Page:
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200 supporters to join her in Detroit courthouse
Support rally Thursday, March 12th, at 10 AM Eastern, at 231 W. Lafayette Blvd., Detroit, Michigan. Sentencing hearing begins at 11 AM Eastern.
Today, Rasmea Odeh, Chicago’s 67-year-old Palestinian community leader, will speak directly to Judge Gershwin Drain in a Detroit federal court, to describe her extraordinary life story and explain why he should not sentence her to imprisonment following her conviction in November 2014 on a single charge of Unlawful Procurement of Naturalization.
Despite the fact that 98% of all sentences for this offense are at or below sentencing guidelines of 12 to 21 months, Assistant U.S. Attorney Jonathan Tukel will try to convince the judge that Odeh should receive 5 to 7 years, based on allegations that she perjured herself and obstructed justice during the trial, and on this dangerous and ridiculous comparison: “A light sentence in this case would be a signal to anyone who has fought overseas for ISIS or a similar organization that there is not much risk in coming to the United States, hiding one’s past, and seeking citizenship.”
Odeh’s lead attorneys, Michael Deutsch and Jim Fennerty, will also argue for no jail time, by asking the judge to take her age, poor health, chronic Post-Traumatic Stress Disorder (PTSD), and “exemplary history in the United States” into consideration. In a “sentencing memorandum” filed with the court last week, they asserted that “there is no reasonable justification for sending Ms. Odeh to federal prison.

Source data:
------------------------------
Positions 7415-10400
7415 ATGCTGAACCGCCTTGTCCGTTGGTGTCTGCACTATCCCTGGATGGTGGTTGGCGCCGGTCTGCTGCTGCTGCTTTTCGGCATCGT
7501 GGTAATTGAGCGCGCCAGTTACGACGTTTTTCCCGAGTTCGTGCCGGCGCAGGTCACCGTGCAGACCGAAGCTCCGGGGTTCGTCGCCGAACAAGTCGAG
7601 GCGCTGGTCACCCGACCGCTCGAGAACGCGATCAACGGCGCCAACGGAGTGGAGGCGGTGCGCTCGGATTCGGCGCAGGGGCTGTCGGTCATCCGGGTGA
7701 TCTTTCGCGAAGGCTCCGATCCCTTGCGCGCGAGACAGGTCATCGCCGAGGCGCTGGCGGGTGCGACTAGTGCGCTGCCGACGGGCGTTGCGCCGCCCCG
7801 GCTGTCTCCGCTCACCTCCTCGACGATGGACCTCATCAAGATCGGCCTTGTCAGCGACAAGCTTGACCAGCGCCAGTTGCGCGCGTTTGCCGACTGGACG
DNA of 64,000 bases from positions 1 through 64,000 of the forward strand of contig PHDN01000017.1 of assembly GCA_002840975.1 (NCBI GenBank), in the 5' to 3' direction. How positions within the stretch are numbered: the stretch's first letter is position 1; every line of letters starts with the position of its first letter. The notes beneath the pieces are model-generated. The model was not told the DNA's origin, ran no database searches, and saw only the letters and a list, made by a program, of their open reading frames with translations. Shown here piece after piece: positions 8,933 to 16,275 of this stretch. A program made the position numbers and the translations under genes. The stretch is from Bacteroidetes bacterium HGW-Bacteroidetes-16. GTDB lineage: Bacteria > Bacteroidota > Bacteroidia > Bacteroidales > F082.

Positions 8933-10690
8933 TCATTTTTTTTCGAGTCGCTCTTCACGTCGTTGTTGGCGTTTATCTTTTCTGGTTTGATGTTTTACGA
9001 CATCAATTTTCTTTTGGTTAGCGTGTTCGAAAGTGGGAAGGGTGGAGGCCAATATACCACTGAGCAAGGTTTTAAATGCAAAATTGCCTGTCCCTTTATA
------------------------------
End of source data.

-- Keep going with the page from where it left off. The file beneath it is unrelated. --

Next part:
“The Government, for its part, insists that the defendant be branded a terrorist, and sentenced accordingly, based on a conviction for bombings obtained in an illegitimate military trial, conducted by war criminals, 45 years ago. Their position is that only the bombing matters: Not the illegal 1967 massacres and occupation – let alone the military ethnic cleansing of 750,000 Palestinians from the land and their homes when Palestine was partitioned in 1948 – not the midnight sweeps and kidnapping by the invading Army after the 1967 war, not the torture, not the kangaroo court and false confessions, not the prison time.”
Over 70 letters of leniency were attached to the memo, “from religious leaders, university professors, human rights attorneys, community activists and people who have worked with her, attesting to her extraordinary and original work with Arab immigrant women.”
Close to 200 people will join Odeh in Detroit, including over 100 from Chicago alone, to show their support for the woman considered a community icon. “We believe strongly that Rasmea should get no prison time at all,” says Jess Sundin of the national Rasmea Defense Committee, who helped organize 25 people to attend the hearing from Minneapolis. “The conviction was unjust and we are confident that she will be exonerated on appeal. When the prosecution uses the word ‘terrorism,’ it is nothing more than fear mongering. We believe that won’t work, and justice will prevail.”
Odeh plans to appeal her conviction, and will request the granting of an appellate bond no matter the sentence.
For more information and background on the case, go to http://justice4rasmea.org.
Op-Eds published yesterday are here.